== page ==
15. Quirky

Crowd inventing

Founder: Ben Kaufman
Date launched: 2009
Funding: $175 million
Industries disrupted: Manufacturing, consumer goods, e-commerce

Ben Kaufman, the founder of Quirky, has taken inventors into the 21st century. The six-year-old New York City-based company culls ideas submitted to its website, and the best ones get made and then sold in some of the world's biggest retailers, including Home Depot, Target, Amazon and Bed Bath & Beyond. Inventors collect about 4 percent of sales. One young man who came up with the idea of a flexible power strip has already collected $700,000 in royalties since the product—Pivot Power—hit store shelves in 2011.

Read MoreFULL LIST: 2015 DISRUPTOR 50

The company, which had revenue of just over $100 million last year, has developed 417 products to date but has also begun partnering with some heavy hitters to juice innovation and reach. Last year it announced a line of seven new smart-home products developed in partnership with GE that enable homeowners to control the lights, locks, heating and cooling through their smartphone. In April the company announced a new partnership, with Mattel, that will enable Quirky inventors to design toys for Mattel's brands, such as Barbie, Hot Wheels and Fisher Price.

The same deal is in place for inventors: if the product gets made—either by Quirky or Mattel—the inventor gets the royalties. Investors like this slice of the "maker" economy, with Andreessen Horowitz, Kleiner Perkins Caufield & Byers, and GE having invested $175 million in the company to date.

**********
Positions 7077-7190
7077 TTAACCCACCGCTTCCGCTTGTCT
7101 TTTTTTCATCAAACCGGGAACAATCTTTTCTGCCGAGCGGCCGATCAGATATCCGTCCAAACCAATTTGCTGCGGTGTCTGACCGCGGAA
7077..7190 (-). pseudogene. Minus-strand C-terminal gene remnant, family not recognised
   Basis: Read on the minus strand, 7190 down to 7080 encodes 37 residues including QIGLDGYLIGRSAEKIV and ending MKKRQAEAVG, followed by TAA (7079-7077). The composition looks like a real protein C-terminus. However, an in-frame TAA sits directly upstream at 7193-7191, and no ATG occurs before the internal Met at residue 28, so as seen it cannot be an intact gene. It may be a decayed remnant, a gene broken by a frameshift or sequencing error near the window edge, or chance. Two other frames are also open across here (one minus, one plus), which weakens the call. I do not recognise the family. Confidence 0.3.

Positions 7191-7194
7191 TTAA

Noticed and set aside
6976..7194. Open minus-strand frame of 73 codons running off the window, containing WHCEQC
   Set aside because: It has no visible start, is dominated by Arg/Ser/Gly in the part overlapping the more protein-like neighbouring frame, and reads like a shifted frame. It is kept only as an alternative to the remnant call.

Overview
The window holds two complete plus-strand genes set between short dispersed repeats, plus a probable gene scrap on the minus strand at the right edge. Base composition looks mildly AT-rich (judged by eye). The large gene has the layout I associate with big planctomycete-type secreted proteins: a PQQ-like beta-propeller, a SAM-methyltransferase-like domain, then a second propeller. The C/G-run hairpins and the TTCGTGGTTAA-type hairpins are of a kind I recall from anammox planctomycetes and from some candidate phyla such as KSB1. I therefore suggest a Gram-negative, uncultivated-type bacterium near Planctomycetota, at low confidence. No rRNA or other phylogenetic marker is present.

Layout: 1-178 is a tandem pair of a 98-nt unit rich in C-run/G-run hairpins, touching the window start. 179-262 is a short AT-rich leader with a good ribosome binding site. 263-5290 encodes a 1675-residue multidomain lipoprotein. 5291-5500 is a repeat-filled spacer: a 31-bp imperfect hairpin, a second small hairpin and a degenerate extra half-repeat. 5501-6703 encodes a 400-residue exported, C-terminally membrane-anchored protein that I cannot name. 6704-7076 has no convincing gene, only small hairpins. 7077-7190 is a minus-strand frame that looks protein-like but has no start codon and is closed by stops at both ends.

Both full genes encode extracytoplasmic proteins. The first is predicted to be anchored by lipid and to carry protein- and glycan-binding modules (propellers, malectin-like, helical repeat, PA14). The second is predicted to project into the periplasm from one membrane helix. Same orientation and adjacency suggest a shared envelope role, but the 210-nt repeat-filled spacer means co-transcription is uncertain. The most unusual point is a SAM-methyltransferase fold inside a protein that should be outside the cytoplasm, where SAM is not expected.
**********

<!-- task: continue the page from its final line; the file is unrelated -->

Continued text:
Ben Kaufman, founder and CEO of Quirky
Source: Quirky
Ben Kaufman, founder and CEO of Quirky
"As the smarthome space continues to become more anchored, we see many areas where we can establish ourselves as a viable market leader." -Ben Kaufman, founder and CEO, Quirky

Latest Special Reports

  • Piggybanks navigating a maze

    Americans are still shaken by the pandemic and the volatility of the markets. Many are working to manage the impact on their retirement and savings. The implications of the pandemic and economic volatility and changes in tax laws bring new considerations for individuals and especially those retirees planning for and managing future finances.

  • Financial advisors stress that now is the time for investors to get serious about year-end financial planning checkup.

  • More than ever, the hope for a sustainable world has gained real traction among the next generation, businesses, governments — and investors. There’s a long way to go. But technology, entrepreneurship and smart policymaking hold hope for turning green abstractions into tangible reality. CNBC’s Sustainable Future is the premier destination for tracking how smart investments, new ideas and tech innovation can generate commerce — and a world — with staying power.

Tech